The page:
The postbariatric BCS uses reconstructive procedures to improve the physical and psychological status of the patient and by having a medical indication, it distinguishes itself from the sheer aesthetic interventions. Up to 74% of patients who underwent bariatric surgery opt for a body contouring procedure[7]. Although it has a medical indication, the health insurances only cover a fraction of the treatment of these patients and therefore the demand for postbariatric body contouring remains higher than the actual performed interventions. In a large populational study, Lazzati et al.[8] found that only 21% of bariatric patients undergo BCS.

    Several studies have proven that BCS in postbariatric patients is prone to more complications than in patients who did not receive weight loss surgery[9,10]. The overall early complication rate in the literature varies from 45% to 70% and includes hematoma, seroma, wound dehiscence, infection, deep vein thrombosis and pulmonary embolism, whereas wound healing disorders and seroma formation appear to be by far the most common[10,11]. Several factors seem to be involved in the development of these wound complications, including preoperative factors, intraoperative factors and surgical procedure factors.

    Preoperative factors

    Patients losing weight after a bariatric procedure are known to have nutritional deficiencies. Patients undergoing postbariatric body contouring have been proven to have low prealbumin and hemoglobin, vitamin A, C, B complex, iron, zinc and selenium deficiencies as well hyperhomocystinemia[12,13]. These factors are known to be essential for wound healing and therefore leave the postbariatric patient at risk for wound healing disorders. There is evidence that the perioperative nutritional supplementation can improve the wound healing process in these patients and decrease the complication rate. Some authors even recommend an extended nutritional evaluation before beginning the body contouring procedures[14].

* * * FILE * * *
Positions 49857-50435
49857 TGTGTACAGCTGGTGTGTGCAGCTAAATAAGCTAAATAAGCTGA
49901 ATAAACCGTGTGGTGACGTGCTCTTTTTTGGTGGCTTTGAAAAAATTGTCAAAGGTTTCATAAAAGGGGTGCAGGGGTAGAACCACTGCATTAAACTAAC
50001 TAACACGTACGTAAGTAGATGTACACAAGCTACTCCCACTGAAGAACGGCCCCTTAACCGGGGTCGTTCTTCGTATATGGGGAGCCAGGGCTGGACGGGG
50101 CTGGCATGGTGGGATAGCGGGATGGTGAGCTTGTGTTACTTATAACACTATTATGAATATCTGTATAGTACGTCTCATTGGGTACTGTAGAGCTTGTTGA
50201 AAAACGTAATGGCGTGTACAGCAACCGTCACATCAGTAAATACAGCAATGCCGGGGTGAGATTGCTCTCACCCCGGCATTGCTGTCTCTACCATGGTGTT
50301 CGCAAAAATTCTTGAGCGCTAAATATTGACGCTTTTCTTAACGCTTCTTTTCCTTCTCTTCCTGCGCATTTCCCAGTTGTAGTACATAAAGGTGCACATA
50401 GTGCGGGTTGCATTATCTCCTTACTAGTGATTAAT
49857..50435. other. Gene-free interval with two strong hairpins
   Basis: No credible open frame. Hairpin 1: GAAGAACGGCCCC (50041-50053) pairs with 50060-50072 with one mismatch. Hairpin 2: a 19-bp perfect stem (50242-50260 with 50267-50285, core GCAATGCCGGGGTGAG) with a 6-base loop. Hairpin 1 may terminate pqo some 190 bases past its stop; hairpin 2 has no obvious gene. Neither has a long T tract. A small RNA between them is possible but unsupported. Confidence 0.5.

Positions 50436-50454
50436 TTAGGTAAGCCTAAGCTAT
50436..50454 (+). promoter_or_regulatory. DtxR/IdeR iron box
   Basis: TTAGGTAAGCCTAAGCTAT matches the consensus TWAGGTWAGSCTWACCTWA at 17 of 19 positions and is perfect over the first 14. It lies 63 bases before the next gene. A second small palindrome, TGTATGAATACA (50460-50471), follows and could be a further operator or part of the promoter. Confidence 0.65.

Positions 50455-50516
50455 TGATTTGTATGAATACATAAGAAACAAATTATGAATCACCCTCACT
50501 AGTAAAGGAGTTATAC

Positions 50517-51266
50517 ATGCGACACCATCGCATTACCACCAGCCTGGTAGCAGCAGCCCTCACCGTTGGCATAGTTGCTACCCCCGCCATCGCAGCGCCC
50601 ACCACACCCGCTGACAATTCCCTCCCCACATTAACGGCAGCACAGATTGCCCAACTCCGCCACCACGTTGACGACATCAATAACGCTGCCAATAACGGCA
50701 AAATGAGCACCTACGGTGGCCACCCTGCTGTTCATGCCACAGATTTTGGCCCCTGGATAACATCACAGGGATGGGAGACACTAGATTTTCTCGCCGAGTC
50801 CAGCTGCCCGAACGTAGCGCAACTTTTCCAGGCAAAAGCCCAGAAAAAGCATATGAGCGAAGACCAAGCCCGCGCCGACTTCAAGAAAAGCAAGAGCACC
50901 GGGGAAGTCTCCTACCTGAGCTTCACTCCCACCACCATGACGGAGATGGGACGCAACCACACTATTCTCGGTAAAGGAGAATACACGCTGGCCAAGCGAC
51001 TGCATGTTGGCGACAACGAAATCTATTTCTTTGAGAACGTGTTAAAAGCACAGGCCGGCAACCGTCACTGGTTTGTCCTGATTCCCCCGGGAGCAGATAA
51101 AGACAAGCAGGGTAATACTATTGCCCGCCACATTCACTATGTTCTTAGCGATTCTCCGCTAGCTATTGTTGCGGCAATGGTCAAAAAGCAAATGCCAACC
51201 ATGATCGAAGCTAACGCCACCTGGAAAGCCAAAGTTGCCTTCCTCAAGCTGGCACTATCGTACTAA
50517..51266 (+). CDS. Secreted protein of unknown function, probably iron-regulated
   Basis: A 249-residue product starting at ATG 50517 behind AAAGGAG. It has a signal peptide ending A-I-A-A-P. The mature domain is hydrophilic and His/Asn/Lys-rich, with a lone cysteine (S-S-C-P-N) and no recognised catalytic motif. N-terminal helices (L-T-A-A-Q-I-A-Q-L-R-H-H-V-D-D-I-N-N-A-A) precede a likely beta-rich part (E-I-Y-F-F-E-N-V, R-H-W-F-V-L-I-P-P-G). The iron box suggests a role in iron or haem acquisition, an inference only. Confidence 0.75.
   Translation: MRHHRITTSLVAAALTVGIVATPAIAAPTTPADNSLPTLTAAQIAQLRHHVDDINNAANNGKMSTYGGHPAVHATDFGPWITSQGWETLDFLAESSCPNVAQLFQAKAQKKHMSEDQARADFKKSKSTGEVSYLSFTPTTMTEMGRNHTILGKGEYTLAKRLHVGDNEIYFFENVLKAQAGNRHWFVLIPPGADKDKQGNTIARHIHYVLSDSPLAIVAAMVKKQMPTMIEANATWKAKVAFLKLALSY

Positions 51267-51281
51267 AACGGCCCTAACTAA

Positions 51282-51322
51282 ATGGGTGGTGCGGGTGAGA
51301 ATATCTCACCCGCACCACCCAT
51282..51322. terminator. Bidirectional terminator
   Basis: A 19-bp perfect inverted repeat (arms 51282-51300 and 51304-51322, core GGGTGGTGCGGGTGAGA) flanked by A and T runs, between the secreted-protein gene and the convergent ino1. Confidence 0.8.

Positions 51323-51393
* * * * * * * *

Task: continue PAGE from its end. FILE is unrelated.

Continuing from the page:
One of the most significant risk factors for the BCS appears to be the BMI at the time of surgery. In spite of weight loss surgery, physical exercise and strict diets, the BMI in some patients reaches a stationary level, which cannot be improved anymore. The existence of large abdominal aprons, excessive medial thigh skin and fatty tissue as well as macromastia prevent the patient from performing daily activities and exercise and result in a vicious circle, where further weight loss is not possible. Most studies have proven a high BMI to be an important risk factor for developing complications after BCS[10]. As a matter of consequence, the amount of tissue removed is also correlated with increased wound complications[14]. The combination of large operative wounds and poorly vascularized, excessive fatty tissue will most probably lead to fat necrosis, development of seromas and cellulitis as well as wound dehiscence. Certain operative techniques have been developed in order to approach this problem.

    Smoking can also have an important impact on wound healing. Some studies describe that in smokers the relative risks of developing a wound infection after contouring breast surgery are 3.8 times higher and after medial thigh lift 7.74 times higher respectively[15,16]. These studies suggest that patients should be advised to quit smoking six weeks before the BCS.

    The season in which the BCS takes place can also be an influential factor on wound healing. In a study on 602 patients after postbariatric BCS, Duscher et al.[17] found a statistically significant difference in the development of wound infections between patients operated in the warm seasons compared to those operated in the cold seasons (10.29% vs. 4.08%, P = 0.0071). Although the frequency of BCS appears to be higher in the cold seasons, the patients operated in spring and summer seem to develop more wound complications. This could be attributed to a higher bacterial load at the surgical site as well as to deficient hygiene.

    Intraoperative factors

    The intraoperative administration of higher volumes of fluids has been associated with the formation of seroma, hematoma and wound healing problems[18]. Longer periods of oxygen desaturation (≤ 92%) have also been associated with wound complications, while longer periods of low (35.6°) intraoperative core temperature, seem to increase the rate of hematomas and bleeding[19]. Transfusion of blood products has also been associated with the development of wound complications[20].